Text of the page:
Conservation science has moved on. We, too, must adapt and change.
A series of recent media reports – about the proposal to hand over chunks of a reserve forest to different non-forestry departments, the removal of old trees from several cities, and building a road through a reserve forest – highlights the apparent collision between nature conservation and the nation's prosperity.
Humans have cleared forests for habitation, food, fuel, communication and other needs since time immemorial. However, today, the size of the human population has neared the Earth's carrying capacity. The planet's climate is warming, sea levels are rising, and biodiversity is diminishing. The threats resulting from climate warming and loss of nature are no longer theoretical, but a brutal reality. But how have we reached this point? And how has the idea of nature conservation evolved?
Interestingly, humanity did not think about conserving nature until the end of the Middle Ages. Although British botanist John Evelyn proposed the idea of preserving and restoring forests in 1662, others did not act on it for the next 100-plus years. Then came the Industrial Age, which coincided with the Industrial Revolution and the Napoleonic Wars.
During that time, the world ran almost on coal power and durable wood was in great demand for naval shipbuilding. This created concerns over the depletion of timber, leading to the birth of forest management. More specifically, the rulers of Prussia, France and the colonies of British India made cutting valuable trees under a specific size illegal – the beginning of nature conservation with a pointer to sustainability.
The idea of nature conservation gained momentum in the late 18th century when George Perkins Marsh, an American naturalist, argued for the then current generation's ethical responsibility to save nature for the next generation in his famous book Man and Nature (1864). This possibly marked the moment in history when nature began to be valued not just for industry, but for the sake of the environment.
In the 19th century, many countries became keen on nature conservation. Humanity also reached the Age of Oil, reducing the pressure on trees for energy. Meanwhile, in the 1930s, the US experienced a decade-long severe drought. British scientist Guy Stewart Callender looked into the event and suggested carbon emissions through coal-burning might be warming the Earth – the birth of the climate warming idea. US scientist Charles D Keeling followed Callender's work and took CO2 readings from Hawaii and Antarctica for several years, ultimately confirming the global warming theory in the 1950s. By the end of the decade, scientists were convinced that CO2 emissions could be problematic for the environment. The International Union for Conservation of Nature was also established in 1948 to protect nature, mainly for goods, services and environmental benefits.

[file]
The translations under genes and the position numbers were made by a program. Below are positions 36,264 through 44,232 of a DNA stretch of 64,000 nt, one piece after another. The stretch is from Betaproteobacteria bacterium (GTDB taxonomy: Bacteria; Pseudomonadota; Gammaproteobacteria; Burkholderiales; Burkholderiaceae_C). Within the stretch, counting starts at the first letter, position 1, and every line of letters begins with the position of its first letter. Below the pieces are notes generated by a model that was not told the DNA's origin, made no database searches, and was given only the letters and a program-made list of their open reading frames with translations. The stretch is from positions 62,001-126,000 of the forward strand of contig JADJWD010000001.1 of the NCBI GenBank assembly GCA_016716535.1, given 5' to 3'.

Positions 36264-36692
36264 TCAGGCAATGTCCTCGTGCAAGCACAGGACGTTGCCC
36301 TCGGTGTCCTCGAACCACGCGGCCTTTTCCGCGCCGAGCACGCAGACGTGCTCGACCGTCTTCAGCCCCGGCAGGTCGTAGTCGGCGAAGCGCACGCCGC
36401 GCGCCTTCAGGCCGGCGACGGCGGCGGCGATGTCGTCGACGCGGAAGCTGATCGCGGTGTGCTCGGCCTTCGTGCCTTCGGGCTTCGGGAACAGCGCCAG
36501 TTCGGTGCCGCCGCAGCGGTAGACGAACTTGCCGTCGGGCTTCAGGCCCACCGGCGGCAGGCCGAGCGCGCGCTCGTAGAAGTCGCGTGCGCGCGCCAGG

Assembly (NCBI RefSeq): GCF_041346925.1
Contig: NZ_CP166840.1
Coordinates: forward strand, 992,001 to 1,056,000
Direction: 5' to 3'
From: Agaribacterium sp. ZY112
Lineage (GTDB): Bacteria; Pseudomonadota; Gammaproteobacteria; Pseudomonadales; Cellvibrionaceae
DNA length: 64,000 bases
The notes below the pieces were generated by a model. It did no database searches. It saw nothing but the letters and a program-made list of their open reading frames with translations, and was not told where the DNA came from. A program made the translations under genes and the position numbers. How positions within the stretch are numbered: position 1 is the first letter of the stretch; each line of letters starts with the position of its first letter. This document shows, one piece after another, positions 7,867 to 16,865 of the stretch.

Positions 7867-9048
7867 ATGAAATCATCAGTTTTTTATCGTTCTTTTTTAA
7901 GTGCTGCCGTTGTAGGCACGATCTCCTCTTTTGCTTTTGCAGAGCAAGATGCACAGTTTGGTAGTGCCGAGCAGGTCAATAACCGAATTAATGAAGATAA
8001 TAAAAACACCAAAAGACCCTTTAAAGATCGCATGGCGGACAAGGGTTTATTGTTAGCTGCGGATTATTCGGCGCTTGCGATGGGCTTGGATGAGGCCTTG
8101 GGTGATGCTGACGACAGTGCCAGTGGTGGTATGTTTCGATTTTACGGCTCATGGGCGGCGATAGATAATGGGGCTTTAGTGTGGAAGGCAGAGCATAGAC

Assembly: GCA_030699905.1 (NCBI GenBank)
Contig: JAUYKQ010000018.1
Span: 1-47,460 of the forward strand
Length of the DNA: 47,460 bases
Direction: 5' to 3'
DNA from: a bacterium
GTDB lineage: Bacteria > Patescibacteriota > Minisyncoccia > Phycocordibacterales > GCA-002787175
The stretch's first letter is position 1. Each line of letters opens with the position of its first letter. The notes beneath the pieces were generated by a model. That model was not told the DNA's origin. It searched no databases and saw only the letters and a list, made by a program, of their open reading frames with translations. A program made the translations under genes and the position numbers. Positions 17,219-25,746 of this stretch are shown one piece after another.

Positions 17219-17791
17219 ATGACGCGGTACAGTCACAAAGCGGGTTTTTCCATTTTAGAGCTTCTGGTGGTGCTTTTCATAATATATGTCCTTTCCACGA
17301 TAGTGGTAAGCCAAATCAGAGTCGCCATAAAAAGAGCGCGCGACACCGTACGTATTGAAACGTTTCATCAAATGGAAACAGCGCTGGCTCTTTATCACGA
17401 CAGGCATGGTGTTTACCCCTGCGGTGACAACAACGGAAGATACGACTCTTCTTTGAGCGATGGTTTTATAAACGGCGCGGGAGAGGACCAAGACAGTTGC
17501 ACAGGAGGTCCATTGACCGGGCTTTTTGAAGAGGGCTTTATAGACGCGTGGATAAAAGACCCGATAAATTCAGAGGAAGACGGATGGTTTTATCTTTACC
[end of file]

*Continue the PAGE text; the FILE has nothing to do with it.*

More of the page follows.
Finally, we entered the Information Age, when US ecologist Edward O Wilson coined the term "biodiversity" in the 1980s. Following that, the Convention on Biological Diversity (CBD) came into existence in 1992, while the Intergovernmental Panel on Climate Change (IPCC) was established in 1989. The first international agreement to reduce greenhouse gases, the Kyoto Protocol, was signed in 1997.
Of course, many more amendments and protocols to mitigate climate warming and protect biodiversity followed. The latest addition is the Intergovernmental Platform on Biodiversity and Ecosystem Services (IPBES), formed in 2012 to strengthen the role of science in public decision-making on biodiversity and ecosystem services. The IPBES emphasises that nature is not necessarily a wilderness area away from people, but a socio-ecological template where society's day-to-day interactions are a norm.
Nevertheless, today when we talk about nature conservation, we tend to think that the more species an ecosystem carries, the more beneficial it is. However, the idea of nature conservation has evolved once again. The modern concept emphasises conserving species' trait diversity (known as functional diversity) and evolutionary history, because these determine what functions a species performs and what services it provides.
Unsurprisingly, practitioners in developed Asia, Europe, Australia and American countries are now focusing on conserving functional diversity and evolutionary history beyond species. In Bangladesh, however, we are still struggling. We are vocal about saving nature but somewhat reluctant about implementing modern approaches to nature conservation. Although there have been changes, like how our national forest policy just shifted from production forestry to conservation forestry, the focus still lies on species. We must think beyond that and focus on saving functional diversity and evolutionary history.
At the same time, we should urge the government to reverse any conservation-adverse decisions and instead focus on building new nature within socio-ecological templates, such as in and around city open spaces, urban areas and riverbanks. Our ability to save and manage existing nature efficiently and generate new nature is the key to tackling climate and biodiversity crises and, in turn, building a climate-resilient, ecologically civilised and green Bangladesh.
Shekhar R Biswas is a professor of Ecology at East China Normal University in Shanghai.